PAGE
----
A total of 347 infectious diseases of clinical importance were selected for review based on the GIDEON database, accessed November 2010. GIDEON is an infectious disease information and diagnostic resource available online through subscription that derives its content from a range of sources including formal peer-reviewed journals and informal sources such as Ministry of Health reports [4,5]. This list was then revised to 355 diseases based on further re-definitions and decoupling of some groups. These diseases were placed into one of 11 classifications based on transmission type: animal contact, blood/body fluid contact, direct contact, endogenous, food/water-borne, respiratory, sexual contact, soil contact, unknown, vector-borne and water contact.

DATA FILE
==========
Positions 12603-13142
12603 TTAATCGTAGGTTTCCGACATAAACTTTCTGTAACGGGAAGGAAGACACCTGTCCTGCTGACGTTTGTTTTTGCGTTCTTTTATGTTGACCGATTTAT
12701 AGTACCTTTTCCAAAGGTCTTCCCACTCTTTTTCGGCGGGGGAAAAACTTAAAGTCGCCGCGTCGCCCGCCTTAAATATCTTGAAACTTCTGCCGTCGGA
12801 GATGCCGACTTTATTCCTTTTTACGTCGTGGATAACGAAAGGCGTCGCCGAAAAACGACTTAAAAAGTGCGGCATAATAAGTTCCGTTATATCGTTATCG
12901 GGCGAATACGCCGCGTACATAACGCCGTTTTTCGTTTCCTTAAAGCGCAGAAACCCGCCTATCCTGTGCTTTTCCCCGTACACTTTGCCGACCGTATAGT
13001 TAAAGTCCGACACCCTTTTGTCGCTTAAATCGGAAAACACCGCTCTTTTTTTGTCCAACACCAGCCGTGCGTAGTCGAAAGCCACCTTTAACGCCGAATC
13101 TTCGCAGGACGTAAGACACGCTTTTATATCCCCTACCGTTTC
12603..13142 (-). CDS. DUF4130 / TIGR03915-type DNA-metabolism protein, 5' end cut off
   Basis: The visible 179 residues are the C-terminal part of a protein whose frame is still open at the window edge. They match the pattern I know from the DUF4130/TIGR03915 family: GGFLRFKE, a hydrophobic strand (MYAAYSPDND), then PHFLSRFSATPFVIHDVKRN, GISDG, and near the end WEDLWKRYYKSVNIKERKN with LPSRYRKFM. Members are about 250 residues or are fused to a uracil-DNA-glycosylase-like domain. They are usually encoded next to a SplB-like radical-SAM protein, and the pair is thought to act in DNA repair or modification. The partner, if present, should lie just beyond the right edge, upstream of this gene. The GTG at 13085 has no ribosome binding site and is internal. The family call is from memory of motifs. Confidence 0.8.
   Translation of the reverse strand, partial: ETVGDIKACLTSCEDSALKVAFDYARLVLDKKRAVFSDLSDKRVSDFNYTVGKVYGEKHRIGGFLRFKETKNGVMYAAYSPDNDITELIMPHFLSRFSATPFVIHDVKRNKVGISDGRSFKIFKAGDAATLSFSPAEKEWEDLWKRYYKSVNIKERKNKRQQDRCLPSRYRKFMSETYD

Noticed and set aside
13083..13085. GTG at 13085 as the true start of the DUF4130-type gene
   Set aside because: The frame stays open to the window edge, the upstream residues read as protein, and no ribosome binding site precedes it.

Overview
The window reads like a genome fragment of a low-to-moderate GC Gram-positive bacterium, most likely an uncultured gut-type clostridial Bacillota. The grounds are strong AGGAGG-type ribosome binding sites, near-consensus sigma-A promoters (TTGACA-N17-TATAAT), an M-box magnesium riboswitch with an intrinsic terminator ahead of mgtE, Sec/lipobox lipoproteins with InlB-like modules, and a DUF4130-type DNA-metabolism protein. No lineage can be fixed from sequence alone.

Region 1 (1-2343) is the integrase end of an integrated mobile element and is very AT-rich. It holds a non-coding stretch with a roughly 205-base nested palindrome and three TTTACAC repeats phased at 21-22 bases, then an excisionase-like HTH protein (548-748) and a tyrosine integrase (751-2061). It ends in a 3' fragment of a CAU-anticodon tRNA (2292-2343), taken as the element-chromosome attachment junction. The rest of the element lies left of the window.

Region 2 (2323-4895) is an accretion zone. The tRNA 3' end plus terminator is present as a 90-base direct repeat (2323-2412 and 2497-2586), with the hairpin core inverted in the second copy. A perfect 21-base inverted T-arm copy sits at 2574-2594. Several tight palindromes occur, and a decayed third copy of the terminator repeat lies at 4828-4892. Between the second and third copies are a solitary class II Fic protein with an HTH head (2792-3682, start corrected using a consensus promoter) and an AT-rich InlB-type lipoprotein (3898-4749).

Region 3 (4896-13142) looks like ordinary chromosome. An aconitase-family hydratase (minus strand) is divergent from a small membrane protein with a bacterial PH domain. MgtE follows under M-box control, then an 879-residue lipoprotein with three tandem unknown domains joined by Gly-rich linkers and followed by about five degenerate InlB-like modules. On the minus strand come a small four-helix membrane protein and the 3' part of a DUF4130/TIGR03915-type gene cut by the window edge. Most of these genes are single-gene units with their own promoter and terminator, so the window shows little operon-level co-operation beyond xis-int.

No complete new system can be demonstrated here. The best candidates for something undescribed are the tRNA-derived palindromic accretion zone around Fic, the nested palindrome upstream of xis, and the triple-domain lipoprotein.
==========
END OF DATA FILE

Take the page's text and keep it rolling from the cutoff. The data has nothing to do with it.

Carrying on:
Revisions were as follows: mucosal and cutaneous leishmaniasis were re-classified as cutaneous/mucosal leishmaniasis, Old World and New World; the spotted fevers were also divided into New and Old World to better differentiate between the various species of bacteria and ticks that spread the disease in different parts of the world; malaria was split into Plasmodium falciparum, Plasmodium vivax, Plasmodium ovale and Plasmodium malariae, because variation in geographical range and epidemiological patterns of these pathogenic species would be masked if considered together; AIDS was removed and was combined with HIV; conjunctivitis-inclusion was similarly removed, and incorporated into trachoma; the umbrella term ‘adenovirus infection’ was divided into acute febrile respiratory disease (adenoviral), adenoviral haemorrhagic conjunctivitis, keratoconjunctivitis (adenoviral) and adenovirus infection; similarly, enterovirus infection was divided into enterovirus haemorrhagic conjunctivitis and enterovirus infection; human herpesvirus 6 was renamed Roseola; sandfly fever was added because of its possible impact on travellers; and avian influenza virus serotype H5N1 was added because of its epidemic potential.